As the president and founder of American Life Fund Corporation in Atlanta, Georgia, Eugene E. Houchins III enables clients to cash in their life insurance policies to handle emergencies such as serious illnesses. As a professional interest, Eugene E. Houchins III keeps up with the latest cancer research.
New treatments are being explored for one type of cancer, melanoma (skin cancer). Selected patients are now benefiting from developments in immunotherapy, which can be used to turn the body’s natural defenses against cancer. One such method is adoptive cell transfer (ACT).
The ACT procedure begins when doctors remove a tissue sample from the melanoma, looking for a type of white cell known as a T-cell, which may be altered to increase its cancer-fighting ability. Doctors then allow the T-cells to multiply and inject them back into the patient’s system, often adding radiation or chemotherapy to enhance their chances of success.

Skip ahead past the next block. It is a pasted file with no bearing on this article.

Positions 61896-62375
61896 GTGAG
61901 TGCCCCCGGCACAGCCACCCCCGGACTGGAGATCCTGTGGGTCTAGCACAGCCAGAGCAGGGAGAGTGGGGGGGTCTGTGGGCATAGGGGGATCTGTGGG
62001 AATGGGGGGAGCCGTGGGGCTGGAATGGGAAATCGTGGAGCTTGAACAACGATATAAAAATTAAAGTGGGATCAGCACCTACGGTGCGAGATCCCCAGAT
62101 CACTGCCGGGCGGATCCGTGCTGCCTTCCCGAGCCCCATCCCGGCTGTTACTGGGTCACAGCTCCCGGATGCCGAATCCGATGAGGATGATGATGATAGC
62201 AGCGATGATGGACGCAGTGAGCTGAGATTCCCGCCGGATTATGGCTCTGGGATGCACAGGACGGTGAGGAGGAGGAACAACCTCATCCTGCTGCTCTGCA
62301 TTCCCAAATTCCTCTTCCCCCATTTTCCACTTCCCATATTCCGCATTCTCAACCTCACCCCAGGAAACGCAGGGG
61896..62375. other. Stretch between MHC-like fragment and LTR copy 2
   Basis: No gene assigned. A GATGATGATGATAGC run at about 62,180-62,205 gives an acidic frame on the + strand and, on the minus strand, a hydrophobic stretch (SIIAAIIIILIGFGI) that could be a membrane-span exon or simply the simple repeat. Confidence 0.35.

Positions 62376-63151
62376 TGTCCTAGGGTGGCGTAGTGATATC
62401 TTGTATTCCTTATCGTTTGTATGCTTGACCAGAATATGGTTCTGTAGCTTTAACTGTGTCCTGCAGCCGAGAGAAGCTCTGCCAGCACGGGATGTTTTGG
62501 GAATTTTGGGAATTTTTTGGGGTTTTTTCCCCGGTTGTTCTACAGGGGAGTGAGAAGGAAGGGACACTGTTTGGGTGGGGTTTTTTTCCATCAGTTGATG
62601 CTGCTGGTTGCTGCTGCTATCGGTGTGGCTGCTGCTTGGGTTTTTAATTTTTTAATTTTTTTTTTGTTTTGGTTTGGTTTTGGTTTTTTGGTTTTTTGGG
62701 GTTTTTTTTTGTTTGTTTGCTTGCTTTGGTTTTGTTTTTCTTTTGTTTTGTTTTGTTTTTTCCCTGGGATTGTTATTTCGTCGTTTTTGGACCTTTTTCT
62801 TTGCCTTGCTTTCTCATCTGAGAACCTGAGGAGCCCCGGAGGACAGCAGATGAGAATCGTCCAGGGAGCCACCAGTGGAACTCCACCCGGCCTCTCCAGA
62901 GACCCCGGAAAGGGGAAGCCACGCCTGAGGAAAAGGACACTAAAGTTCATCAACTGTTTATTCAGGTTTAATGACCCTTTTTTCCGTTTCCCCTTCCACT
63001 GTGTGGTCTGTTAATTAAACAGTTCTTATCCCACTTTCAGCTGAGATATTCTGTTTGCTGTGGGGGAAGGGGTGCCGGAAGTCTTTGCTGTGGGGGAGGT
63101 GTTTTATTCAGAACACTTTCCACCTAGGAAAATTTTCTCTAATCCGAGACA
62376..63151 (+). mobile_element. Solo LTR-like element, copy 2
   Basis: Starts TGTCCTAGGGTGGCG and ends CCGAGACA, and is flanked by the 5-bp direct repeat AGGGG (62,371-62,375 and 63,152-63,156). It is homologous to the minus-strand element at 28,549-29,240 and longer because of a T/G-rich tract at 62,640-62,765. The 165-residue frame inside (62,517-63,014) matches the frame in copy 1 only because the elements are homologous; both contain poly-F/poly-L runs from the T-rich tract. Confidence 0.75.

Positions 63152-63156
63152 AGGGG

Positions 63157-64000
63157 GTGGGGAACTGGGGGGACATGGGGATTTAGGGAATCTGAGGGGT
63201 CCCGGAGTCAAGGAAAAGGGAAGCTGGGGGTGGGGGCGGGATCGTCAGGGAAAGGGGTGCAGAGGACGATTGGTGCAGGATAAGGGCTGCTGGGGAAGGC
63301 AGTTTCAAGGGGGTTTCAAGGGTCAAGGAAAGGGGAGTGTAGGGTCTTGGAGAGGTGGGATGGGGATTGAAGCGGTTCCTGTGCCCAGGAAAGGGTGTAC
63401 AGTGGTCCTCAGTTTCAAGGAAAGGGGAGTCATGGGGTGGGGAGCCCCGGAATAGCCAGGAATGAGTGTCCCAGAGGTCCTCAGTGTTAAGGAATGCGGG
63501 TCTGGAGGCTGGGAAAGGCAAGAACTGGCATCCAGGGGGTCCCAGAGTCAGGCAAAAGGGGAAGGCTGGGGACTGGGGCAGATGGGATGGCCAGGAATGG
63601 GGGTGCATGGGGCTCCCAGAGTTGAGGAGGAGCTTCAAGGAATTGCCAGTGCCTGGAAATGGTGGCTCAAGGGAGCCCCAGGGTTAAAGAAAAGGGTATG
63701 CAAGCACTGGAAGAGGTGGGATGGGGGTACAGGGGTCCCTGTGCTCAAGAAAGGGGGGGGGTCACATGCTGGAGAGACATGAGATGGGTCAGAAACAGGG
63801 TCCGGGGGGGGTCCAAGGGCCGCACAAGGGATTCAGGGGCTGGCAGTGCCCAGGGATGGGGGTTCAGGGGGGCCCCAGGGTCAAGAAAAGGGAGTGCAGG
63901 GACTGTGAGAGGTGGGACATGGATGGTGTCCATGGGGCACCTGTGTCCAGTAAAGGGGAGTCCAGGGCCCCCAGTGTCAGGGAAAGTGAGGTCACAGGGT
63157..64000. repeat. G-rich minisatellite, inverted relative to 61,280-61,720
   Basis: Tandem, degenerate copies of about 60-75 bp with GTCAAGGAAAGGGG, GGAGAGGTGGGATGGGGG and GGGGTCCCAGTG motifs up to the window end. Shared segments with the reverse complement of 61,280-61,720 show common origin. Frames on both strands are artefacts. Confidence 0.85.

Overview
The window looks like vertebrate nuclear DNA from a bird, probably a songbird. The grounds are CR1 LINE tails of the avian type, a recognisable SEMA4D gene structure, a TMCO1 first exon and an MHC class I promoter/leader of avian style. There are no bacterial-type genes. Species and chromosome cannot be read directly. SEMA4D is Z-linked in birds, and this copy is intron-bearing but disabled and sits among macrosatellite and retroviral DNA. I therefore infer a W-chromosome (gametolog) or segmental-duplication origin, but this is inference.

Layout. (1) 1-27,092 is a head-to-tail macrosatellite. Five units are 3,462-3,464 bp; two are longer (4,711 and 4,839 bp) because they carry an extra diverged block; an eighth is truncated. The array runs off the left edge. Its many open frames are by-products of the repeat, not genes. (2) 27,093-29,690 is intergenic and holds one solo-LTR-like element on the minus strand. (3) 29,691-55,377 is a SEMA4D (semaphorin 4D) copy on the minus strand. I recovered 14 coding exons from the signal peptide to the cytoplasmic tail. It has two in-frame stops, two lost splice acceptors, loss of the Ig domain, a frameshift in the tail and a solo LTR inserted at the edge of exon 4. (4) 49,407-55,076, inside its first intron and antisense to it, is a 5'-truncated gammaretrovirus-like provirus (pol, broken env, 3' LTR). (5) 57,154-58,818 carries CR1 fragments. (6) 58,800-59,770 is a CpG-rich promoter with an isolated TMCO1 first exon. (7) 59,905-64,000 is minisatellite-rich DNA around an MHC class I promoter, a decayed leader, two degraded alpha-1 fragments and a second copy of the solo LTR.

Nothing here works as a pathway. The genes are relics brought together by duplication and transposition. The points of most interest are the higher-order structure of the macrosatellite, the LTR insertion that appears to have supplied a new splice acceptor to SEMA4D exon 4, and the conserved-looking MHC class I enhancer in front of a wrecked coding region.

In clinical trials, ACT has been given to persons who have advanced melanoma. Although the treatment has side effects, researchers are hoping that ACT will shrink cancerous cells, hinder their reproduction, and prevent them from spreading.